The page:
Saying yes, Saying No (Assertiveness Part 1)

If you’re just the girl who can’t say “no” or the manager who can’t say “yes” – are you happy with your situation?  Do you feel powerless to take control?

Maybe you always say “yes” to people when they ask you to do things, regardless whether you want to, feel capable of doing them, or are willing to do them.  You might feel taken for granted, put upon, resentful or virtuously martyred.  If you’re a ‘no merchant’, perhaps you feel equally put upon by unreasonable requests, misunderstood, or frustrated by other people’s constant dependence on you.

If you think you can’t do anything about it, or you won’t do anything because the consequences are too serious, you can do something.  You have the personal power to take a different approach.  You can take small actions that will have a big impact on your performance.

So, where do you start?  That’s simple, you start with yourself.  Identify the impact saying “yes” is having on you, and the other person.  Here’s an example:

Every time I’m asked to take on additional work, I say “Yes”.  It doesn’t matter how much I’ve got on.  I stay late to get it done, and there’s a row when I get home.  Not only that, but I never seem to be able to catch up, and my boss is constantly on my case about missing deadlines.  Even worse, that slacker in the corner never gets asked to do anything, because everyone knows he doesn’t pull his weight, and nothing is ever done about it.  It’s not fair.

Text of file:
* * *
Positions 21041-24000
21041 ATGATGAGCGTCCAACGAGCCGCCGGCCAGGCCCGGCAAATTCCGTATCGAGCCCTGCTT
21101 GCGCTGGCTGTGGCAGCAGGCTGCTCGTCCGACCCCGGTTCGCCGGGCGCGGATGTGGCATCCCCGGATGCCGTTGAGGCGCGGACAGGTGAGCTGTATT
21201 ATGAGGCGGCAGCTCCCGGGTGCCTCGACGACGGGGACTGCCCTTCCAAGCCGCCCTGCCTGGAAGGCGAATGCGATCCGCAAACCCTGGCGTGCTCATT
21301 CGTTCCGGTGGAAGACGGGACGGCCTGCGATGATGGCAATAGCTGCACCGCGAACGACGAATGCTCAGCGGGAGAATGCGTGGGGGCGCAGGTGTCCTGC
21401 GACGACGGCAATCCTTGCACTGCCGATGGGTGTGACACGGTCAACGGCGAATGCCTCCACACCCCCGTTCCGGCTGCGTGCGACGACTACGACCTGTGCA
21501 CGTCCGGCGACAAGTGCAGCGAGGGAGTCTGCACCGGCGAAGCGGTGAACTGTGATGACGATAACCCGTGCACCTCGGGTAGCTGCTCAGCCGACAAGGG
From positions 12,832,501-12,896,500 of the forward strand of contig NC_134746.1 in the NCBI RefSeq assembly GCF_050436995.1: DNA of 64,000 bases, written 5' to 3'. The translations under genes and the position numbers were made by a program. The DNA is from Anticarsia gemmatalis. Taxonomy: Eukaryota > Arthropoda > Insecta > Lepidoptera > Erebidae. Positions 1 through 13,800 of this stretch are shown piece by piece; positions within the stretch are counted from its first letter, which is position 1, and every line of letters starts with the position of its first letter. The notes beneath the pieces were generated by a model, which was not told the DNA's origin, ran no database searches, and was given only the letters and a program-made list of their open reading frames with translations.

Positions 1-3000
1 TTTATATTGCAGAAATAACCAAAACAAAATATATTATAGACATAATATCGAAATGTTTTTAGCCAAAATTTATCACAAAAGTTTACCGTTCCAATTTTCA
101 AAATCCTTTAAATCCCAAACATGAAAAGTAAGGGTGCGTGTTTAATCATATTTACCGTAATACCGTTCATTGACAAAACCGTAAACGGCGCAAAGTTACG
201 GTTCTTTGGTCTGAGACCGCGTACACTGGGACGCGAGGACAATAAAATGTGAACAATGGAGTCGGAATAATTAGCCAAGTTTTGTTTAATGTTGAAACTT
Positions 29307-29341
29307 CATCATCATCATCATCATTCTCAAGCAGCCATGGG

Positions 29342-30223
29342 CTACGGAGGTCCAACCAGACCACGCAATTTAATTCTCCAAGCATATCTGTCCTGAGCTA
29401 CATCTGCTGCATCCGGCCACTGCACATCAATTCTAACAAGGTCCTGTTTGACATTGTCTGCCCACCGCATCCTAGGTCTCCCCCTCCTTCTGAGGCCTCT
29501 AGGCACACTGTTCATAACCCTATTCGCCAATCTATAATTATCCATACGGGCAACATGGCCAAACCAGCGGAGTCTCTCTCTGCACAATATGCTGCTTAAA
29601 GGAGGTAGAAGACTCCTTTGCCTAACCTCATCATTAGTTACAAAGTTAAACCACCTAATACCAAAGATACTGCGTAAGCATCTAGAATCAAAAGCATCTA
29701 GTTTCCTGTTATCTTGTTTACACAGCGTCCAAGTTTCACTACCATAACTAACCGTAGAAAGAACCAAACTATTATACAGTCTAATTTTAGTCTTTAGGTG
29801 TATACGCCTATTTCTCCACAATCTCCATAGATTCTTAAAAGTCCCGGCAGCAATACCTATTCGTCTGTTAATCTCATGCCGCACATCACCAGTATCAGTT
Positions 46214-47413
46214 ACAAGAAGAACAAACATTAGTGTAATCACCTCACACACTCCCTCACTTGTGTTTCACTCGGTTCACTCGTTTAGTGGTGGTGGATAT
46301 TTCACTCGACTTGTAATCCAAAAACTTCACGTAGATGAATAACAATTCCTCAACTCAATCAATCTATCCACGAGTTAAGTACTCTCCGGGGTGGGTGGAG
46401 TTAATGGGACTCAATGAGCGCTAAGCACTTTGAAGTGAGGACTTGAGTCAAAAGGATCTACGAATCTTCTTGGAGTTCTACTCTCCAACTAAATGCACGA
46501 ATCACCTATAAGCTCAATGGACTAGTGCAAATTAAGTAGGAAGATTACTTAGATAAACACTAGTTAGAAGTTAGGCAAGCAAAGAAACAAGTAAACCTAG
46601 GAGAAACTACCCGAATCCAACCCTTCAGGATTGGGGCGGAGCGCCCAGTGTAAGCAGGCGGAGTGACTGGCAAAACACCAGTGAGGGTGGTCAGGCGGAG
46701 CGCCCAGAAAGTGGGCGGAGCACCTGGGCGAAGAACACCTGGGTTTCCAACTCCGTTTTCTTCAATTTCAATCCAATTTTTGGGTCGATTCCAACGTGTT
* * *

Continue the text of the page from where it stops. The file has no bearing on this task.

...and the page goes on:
If you say “Yes” to the additional work, what are you saying “No” to? Getting home at a reasonable hour? Doing the work to the best possible standard rather than rushing it to finish on time?  Explaining to your boss what it’s doing to you (maybe he’s not psychic)? Feeling proud of your performance?  Letting others down?

Similarly, if you say “No” to everything, what are you saying “Yes” to?  Are you cutting yourself off from others?  Do you take the burden on yourself and not explain the reasons for your refusal?  Do you think the others aren’t capable of understanding or completing the task?  Are you afraid to challenge the rules?  Do you just like the power?

Get a sheet of paper, and list the consequences of your behaviour.  This clarifies what you want.  A great starting point, but it’s not the end.  Once you know what you want, how do you go about getting it?  You may have tried to talk it through before without success, had a huge row, or felt that bringing the topic up just made the situation worse.

The next step involves that difficult conversation.  You want to make your point without being aggressive.  You need assertiveness without anger, but it can be very hard to achieve when emotions run high.  Being assertive is about standing up for your rights, while respecting the rights of others.

This is a big topic, so for today, let’s keep the focus on ‘Saying Yes and Saying No’.  Complete your sheet identifying the impact this behaviour is having on you.  Highlight the areas where you want to take action.  For some of you, simply doing the exercise will be enough for you to make the change you want.  For others, being assertive is a challenge, and you may not feel ready to take the next step.  This approach is about making small changes to have a big impact.  Part two of this blog will help you prepare to be assertive in way that is positive for you, the other person, AND the relationship.

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